Friday, May 10, 2013

Local government: protests at restraints on looting

000YP 010-row.jpg

On the same day that the Daily Mail is telling us that 636 council officials who now earn more than the Prime Minister and some 2,525 council staff earned more than £100,000 in 2011-12, theYorkshire Post is reporting on a row brewing over government plans to extend its "referendum lock" on council tax rises to cover transport authorities and other local bodies.

The contrast is more than a little interesting. On the one hand we have yet more examples ofwholesale looting by local government – with my local authority alone sharing £1.3 million between the top nine officials – part of a bill exceeding £3 billion for these over-paid town hall bureaucrats. 

On the other, we have an attempt by central government to allow the public to limit the power of councils to pick their pockets – only for "council leaders" to "react furiously" to the plans. 

At the heart of the "row" is the Local Audit and Accountability Bill, which aims to stop local authorities bypassing the requirement to call referendums if they plan to increase Council Tax by two percent or more. What they have been doing is top-loading the precepts, increasing those rather than the core tax, which means that the total sum can increase by more than two percent without the need to call a referendum. 

Showing absolutely no remorse on behalf of his members, Sir Merrick Cockell, chairman of the Local Government Association, simply complains that it was "inconsistent" for the government to subject council tax rises to a local referendum, when nationally-set taxes such as VAT are not. These, he said, "have a much greater impact on people's income than council tax, and the public was not directly consulted over those".

If Cockell has a point, however, there is an obvious answer to his assertion that it is "unfair" for the government to apply different rules for council tax hikes than it does for national taxes. To ensure parity, rather than remove the requirement for a referendum on council tax charges, we should be having a referendum whenever the chancellor intends to increase national taxes.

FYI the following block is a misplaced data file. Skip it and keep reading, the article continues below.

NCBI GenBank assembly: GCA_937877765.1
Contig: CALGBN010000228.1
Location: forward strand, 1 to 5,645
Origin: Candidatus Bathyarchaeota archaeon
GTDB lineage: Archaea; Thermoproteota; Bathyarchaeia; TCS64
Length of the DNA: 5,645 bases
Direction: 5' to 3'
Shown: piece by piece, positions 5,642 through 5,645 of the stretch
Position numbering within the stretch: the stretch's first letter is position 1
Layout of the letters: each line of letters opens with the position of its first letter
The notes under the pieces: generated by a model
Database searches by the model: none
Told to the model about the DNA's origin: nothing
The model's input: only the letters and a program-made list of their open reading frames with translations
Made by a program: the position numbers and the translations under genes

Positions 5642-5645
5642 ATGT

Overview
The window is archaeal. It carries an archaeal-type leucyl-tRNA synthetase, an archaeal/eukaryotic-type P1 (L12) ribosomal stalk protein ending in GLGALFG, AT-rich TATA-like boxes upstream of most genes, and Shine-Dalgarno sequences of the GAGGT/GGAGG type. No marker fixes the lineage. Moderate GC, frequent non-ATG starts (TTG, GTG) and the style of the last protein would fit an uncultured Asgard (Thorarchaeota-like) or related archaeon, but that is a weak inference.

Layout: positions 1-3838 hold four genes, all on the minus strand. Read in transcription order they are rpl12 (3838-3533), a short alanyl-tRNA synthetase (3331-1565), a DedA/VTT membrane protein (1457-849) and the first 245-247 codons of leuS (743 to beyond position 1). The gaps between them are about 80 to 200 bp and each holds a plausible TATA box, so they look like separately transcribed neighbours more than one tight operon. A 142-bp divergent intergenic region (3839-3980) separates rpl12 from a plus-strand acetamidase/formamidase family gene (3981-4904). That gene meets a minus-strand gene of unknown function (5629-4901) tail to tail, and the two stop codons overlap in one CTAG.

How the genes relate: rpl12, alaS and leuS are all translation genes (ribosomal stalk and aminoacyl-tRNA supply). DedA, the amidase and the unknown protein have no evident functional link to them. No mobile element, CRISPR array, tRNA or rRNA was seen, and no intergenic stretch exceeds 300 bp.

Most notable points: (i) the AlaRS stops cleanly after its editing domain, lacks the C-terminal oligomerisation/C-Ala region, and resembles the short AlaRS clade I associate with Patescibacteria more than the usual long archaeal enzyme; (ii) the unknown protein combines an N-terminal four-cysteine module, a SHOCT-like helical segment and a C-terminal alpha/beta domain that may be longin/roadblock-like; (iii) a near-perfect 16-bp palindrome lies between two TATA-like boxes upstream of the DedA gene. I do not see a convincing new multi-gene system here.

One might have thought that Cockell would offer that as an alternative – as an effective way to embarrass communities secretary Eric Pickles. But the fact is that Cockell and his merry men are not in the least bit interested in promoting democracy, so that idea would not have occurred to him.

Referendums to approve taxation (and overall budgets) at national and local level are at the heart of the Harrogate Agenda. But we can see from the local authority reaction to just a minor concession to direct democracy what an uphill struggle we will have in getting annual referendums on budgets as a whole.

It has to be said though that Mr Pickles has at least lodged the principle that demands for tax funds can be subject to referendums, making our job that much easier. And, with local authority officials filling their boots at our expense, never more has it been so necessary that we should have the power to restrain them.

In the meantime, these raids on our pockets lack any democratic legitimacy, and it is the reign of brute force rather then consent which determines willingness to pay.

But, short of outright refusal to pay local taxes, it becomes something of a civic duty to make collection as difficult and as slow as possible for local authorities. Speedy payment and absence of complaint is taken as popular consent, and it should be made clear that this no longer applies.